Jaylyn Fahey, who just graduated from UW-Milwaukee, thought she was well-prepared to find a job in the journalism/media industry.
"I've interned for Milwaukee Magazine, as well as for the Wisconsin Jewish Chronicle," Fahey said.
She also tried to get a jump on the job search.
"I started applying for jobs back in February," Fahey said. "I've been mostly applying for print reporting jobs, or digital content writing jobs."
Fahey said she's sent out almost 90 job applications.
She heard back from eight potential employers and had three interviews.
After missing out on those positions, she noticed the call-backs have dried up since the COVID-19 pandemic arrived in the U.S.
"When all this started, I stopped getting calls and started getting more emails about how the position I applied for was no longer available," Fahey said.
She worries many employers are holding off on filling open positions until they have a clearer picture of what the American economy will look like going forward.
Rebekah Pare, Associate Dean of the College of Letters and Sciences' Career Initiative and Success Works at the UW-Madison, said Fahey finds herself in a relatively common position these days.
"Compared to last year, there are many fewer opportunities," Pare said. "At this time last year, my career officers were helping students negotiate multiple offers.This year, we're just hoping to get an offer for every student."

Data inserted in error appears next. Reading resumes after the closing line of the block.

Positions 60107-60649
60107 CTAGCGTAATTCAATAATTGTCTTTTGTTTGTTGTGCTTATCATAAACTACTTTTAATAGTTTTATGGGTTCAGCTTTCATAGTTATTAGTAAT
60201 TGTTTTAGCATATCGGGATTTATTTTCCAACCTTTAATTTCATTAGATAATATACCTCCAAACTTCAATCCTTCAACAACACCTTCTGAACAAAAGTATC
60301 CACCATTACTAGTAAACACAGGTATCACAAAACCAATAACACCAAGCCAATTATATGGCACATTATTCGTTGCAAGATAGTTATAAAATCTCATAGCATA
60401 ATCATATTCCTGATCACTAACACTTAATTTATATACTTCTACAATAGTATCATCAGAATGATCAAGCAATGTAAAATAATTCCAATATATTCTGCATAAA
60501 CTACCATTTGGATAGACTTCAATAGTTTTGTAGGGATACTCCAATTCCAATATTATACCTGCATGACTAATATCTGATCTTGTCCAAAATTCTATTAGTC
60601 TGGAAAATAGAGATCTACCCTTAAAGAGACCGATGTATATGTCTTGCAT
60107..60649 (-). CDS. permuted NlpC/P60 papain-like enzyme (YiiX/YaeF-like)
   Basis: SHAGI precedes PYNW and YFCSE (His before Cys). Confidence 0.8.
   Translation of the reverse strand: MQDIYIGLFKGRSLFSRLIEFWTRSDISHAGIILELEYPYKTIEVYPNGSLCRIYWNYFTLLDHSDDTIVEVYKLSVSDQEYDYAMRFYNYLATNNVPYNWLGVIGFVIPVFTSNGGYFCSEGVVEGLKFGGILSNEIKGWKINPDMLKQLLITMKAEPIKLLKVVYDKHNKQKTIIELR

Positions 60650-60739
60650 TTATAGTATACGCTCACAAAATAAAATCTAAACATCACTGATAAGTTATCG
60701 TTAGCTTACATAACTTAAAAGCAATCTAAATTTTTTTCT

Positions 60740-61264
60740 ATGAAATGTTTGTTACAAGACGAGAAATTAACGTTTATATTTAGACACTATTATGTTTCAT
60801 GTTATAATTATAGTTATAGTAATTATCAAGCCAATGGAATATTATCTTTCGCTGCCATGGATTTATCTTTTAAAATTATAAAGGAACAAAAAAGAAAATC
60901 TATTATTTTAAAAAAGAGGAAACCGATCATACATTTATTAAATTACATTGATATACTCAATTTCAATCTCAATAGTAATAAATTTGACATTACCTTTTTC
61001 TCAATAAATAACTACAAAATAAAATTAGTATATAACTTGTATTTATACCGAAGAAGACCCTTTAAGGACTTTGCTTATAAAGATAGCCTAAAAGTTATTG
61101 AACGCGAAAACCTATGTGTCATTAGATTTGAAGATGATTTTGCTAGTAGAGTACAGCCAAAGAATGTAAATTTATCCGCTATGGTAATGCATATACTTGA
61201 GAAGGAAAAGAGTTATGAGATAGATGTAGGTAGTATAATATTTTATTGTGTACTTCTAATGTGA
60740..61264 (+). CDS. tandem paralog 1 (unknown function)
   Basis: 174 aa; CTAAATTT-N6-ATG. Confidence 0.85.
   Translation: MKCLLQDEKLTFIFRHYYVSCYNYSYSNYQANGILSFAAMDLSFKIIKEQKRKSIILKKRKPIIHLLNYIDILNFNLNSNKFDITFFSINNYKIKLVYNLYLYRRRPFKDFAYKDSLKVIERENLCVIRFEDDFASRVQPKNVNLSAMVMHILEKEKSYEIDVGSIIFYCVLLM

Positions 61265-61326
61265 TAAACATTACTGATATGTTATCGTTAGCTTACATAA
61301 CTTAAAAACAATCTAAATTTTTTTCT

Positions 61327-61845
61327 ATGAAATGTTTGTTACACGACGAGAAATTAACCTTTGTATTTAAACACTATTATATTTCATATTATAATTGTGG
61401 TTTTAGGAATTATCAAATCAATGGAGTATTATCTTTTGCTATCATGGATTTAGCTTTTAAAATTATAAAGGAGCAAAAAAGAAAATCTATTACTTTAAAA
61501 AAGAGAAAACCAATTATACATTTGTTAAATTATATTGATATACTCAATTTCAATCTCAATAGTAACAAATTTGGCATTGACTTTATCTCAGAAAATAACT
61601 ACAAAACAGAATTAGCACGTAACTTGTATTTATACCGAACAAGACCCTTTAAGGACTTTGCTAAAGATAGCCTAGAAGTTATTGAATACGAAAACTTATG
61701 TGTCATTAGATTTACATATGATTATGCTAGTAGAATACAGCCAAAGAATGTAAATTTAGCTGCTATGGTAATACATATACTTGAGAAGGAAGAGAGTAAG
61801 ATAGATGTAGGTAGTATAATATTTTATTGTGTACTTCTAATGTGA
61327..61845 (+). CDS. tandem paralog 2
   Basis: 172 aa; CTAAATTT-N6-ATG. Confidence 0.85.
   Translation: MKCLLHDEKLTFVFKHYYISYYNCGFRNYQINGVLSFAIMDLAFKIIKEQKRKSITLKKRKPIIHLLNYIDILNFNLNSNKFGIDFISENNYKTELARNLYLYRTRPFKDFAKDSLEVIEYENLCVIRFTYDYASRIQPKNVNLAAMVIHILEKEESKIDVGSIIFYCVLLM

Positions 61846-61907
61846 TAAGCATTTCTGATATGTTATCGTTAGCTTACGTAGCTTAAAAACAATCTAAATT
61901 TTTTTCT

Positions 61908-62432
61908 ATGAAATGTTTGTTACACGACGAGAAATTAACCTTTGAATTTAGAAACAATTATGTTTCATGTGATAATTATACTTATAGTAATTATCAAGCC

So far, Pare has noticed offers for jobs as part of internships being rescinded more frequently than full-time job offers.
She said many students are fortunate they have jobs lined up because the hiring cycle for spring graduates started in the fall.
Although that's not the case for all industries.
"If you think about working for a nonprofit, for example, those organizations are more likely to hire as positions come open, and not with such a long lead time," Pare said.
Pare said software development, data analytics, and finance stand out as career areas that still seem to be hiring.
"We're also seeing some hiring opportunities in manufacturing," she added, "But certainly not as many. We're also seeing some opportunities in K-12 education and also in some nonprofits."
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Pare said the retail industry has been "devastated." She said marketing and communications jobs have also taken a serious hit.
Adding to the strain on students hoping to work in those industries, Pare said traditional back up plans for new graduates looking for work are also seriously limited due to COVID-19.
"Nannying, food service jobs, part time retail work, all those ways students would have been getting by, those opportunities are closed," Pare said.
Fahey said, with no reliable source of income, her plan is to continue to apply for jobs while living at home with her parents.
"I obviously don't have enough money to live on my own right now," Fahey said.
Pare offered the following advice to students, like Fahey, who may be getting frustrated or discouraged with the job search: Recalibrate expectations Don't take a job just because it's available and you're panicked Do your best to continue building your skills and experience this summer - even if it's on your own with no job or internship Reach out to your university's career center for help and guidance.
"There may not be as many opportunities, in as many fields, as we were hoping for," Pare said. "But if students can really buckle down, really get their personal brands in place, get ready with the preparation they need to do for interviews, most of those students have skills and experiences that will allow them to thrive."
"They just need to be resilient right now," she added.